Yesterday, President Biden signed a bill establishing Juneteenth as a federal holiday. The day marks the anniversary of June 19, 1865, when formerly enslaved Black people in Texas were freed. While this has long been a day of celebration for many Black people, especially in the South, it is another example in the history of racism and slavery in this country of which many Americans were unaware of until recently.
Juneteenth is an opportunity to celebrate Black history and the end of slavery, as well as to commit to ongoing learning about the history of race and racial injustice in this country. It is also an opportunity to acknowledge that, more than 150 years later, racism, inequity, and inequality still plague our nation, and we all have a role to play in working toward the ideal of liberty and justice for all.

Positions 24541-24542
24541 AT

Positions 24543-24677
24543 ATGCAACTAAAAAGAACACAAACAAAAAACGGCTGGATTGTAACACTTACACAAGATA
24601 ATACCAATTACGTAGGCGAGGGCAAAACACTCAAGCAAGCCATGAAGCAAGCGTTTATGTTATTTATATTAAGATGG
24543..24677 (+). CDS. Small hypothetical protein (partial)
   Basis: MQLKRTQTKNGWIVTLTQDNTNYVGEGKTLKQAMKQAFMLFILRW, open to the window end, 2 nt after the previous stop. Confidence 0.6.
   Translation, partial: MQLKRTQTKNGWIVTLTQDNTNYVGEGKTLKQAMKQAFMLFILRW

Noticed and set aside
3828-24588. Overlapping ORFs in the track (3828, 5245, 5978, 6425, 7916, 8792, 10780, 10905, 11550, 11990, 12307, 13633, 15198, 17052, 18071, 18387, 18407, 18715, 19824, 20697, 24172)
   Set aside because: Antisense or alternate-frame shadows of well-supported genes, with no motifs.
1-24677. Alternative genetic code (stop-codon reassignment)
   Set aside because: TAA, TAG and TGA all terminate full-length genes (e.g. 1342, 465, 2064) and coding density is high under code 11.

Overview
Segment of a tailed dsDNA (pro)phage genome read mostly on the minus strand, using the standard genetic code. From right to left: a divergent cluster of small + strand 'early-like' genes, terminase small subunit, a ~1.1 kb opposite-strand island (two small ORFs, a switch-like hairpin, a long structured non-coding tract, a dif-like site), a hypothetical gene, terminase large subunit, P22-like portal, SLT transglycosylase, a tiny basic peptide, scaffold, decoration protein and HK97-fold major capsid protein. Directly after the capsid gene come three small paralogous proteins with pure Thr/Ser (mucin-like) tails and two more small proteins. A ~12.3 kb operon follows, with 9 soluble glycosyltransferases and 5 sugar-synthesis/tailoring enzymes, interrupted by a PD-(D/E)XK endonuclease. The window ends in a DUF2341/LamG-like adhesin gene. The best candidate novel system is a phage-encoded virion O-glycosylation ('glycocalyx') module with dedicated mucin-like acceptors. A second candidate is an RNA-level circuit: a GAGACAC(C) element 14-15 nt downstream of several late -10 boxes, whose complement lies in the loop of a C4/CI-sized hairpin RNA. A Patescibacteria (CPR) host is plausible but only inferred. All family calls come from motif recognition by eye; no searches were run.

The Jewish People understand what it means to celebrate liberation. Since the time our ancestors first sang the Song of the Sea after the exodus from Egypt, remembering the experience of oppression and rejoicing in our freedom have been part of our collective memory and our ritual lives. “Because you were strangers in the land of Egypt” is the existential underpinning of our ethical mandate to treat all human beings with dignity and compassion.
Facing history, indeed, forces us to face ourselves — to ask where and how we contribute to the oppression and suffering of others, even unintentionally. Like Passover in the Jewish tradition, Juneteenth also inspires hope that liberation — physical and spiritual — is possible, as well as a sense of responsibility and urgency to help bring it about.
Rabbi Marc Baker
About the Author
CJP President and CEO Rabbi Marc Baker is an educator, writer, and leadership mentor who is devoting his life to Jewish learning and building Jewish communities.